How to Program Chipper Workouts

How to Program Chipper Workouts

Programming Chippers 

Writing effective and creative exercise programs is a craft. You develop this craft by sculpting your skillset and technique through hours of practice. To refine it even further, you experiment with variation in your prescriptions. Getting caught in a rut of writing the same programs can be easy to fall in to but can halt your positive growth. The key to keeping your craft fresh and inspired is to introduce new variations to the way you write programs.

One variation you can use when designing metabolic conditioning is the chipper. This article is going to lay out three different ways to prescribe chippers to provide you with plenty of creative inspiration. 

What you prescribe in chipper variations will depend on a client’s capabilities and starting point. Learn the OPEX Assessment to gather this information in the free guide Assess Like an OPEX Coach. 

WHAT IS A CHIPPER? 

Chippers are workouts with multiple exercises back to back. The exercises are completed in the order in which they are written. These workouts challenge a client’s ability to self-pace because the pacing strategy will change from exercise to exercise.

A client must learn to break each exercise movement, when necessary, into sets with short rest to complete the chipper as efficiently as possible. Creating variations in workouts will continuously give you new tools that you can bring with you into any design structure. More variation in training experiences will lead to greater development for you as a coach. 

CHIPPER WORKOUTS:


Descending: 

For time:

60 Calorie Row

50 Double Unders

40 Wall Balls

30 Push-Ups

20 Turkish Get-Ups 

10 Overhead Squats

5 Muscle-Ups 

This chipper variation decreases the number of repetitions per set while increasing the difficulty of the skill in each movement. The client will be challenged by more complex movements as they work through the descending piece. 

This style of chipper challenges a client on two levels:

  1. Their ability to plan how to break up each movement pattern, knowing each movement will be more challenging as they progress 
  2. Their ability to accomplish complex movements while under fatigue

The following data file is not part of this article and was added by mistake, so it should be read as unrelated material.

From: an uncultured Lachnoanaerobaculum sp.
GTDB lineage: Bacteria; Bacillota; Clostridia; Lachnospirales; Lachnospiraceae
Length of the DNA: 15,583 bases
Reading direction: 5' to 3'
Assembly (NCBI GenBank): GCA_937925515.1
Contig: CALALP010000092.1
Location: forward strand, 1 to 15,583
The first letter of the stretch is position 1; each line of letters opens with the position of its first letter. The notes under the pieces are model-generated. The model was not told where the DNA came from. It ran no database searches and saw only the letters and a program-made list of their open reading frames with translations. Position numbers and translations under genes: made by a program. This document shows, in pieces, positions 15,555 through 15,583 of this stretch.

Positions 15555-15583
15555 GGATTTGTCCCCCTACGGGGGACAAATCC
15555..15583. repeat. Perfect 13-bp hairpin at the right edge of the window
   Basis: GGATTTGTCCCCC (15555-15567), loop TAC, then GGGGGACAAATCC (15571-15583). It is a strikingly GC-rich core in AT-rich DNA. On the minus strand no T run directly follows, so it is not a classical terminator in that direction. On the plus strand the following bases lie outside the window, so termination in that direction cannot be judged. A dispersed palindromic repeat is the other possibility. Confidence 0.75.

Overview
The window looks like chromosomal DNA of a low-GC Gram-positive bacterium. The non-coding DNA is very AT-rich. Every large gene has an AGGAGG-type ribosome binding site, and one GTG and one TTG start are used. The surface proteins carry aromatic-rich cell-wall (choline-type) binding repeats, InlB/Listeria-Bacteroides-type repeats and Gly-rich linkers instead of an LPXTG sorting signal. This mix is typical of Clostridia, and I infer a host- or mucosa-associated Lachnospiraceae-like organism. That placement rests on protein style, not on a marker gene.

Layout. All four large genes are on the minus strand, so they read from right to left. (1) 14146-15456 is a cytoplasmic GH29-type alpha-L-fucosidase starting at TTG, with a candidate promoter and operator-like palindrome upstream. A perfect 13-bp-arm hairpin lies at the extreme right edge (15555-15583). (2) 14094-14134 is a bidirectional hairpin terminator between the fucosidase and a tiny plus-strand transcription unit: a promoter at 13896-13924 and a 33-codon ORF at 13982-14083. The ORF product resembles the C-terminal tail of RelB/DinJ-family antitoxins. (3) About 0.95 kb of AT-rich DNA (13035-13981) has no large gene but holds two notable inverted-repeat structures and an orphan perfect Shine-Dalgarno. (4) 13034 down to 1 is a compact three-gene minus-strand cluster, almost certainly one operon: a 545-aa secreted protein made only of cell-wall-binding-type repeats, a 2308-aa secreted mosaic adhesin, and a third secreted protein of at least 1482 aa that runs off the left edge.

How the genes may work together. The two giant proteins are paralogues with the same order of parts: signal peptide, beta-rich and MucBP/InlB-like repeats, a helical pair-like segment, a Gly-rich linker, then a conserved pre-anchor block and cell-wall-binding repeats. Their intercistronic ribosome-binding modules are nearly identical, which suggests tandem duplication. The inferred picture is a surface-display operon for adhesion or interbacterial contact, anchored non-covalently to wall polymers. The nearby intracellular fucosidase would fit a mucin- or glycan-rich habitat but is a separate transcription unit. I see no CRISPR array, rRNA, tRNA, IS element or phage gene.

Ascending:

For time:

10 Strict Pull-Ups

15 Strict Handstand Push-Ups

20 Strict Knee to Elbows 

25 Kipping Handstand Push-Ups 

30 Kipping Pull-Ups 

35 Kipping Ring Dips 

40 Ring Rows

45 Push-Up 

This chipper variation increases the number of repetitions while reducing the skill complexity in each movement. The muscle contractions involved in each movement transition from slow and tough to fast and easy. 

This style of chipper challenges a client’s muscle fatigue threshold, as each movement will become more challenging as the fatigue curve rises.


Down and Back:

For time:

80 Double Unders

60 Air Squats 

40 Burpees 

20 Calorie Assault Bike 

10 Rope Climbs 

20 Calorie Assault Bike 

40 Burpees 

60 Air Squats

80 Double Unders

This chipper variation has a client work through different exercises with descending repetitions, followed by ascending repetitions back to the first exercise.

This style of a chipper is a great way to challenge a client to match how they paced the first half of the workout during the second half. They will have an idea of what each exercise will feel like and can use this experience to implement a plan as they work their way back to the starting point.


Exercise program design takes time to perfect, we get it! But by always learning and refining your craft you will slowly get better over time. That’s why we created the Professional Coaching Blueprint–a free course designed for coaches looking to improve their programming skills. Sign up now and become the coach you’ve always wanted to be.

 

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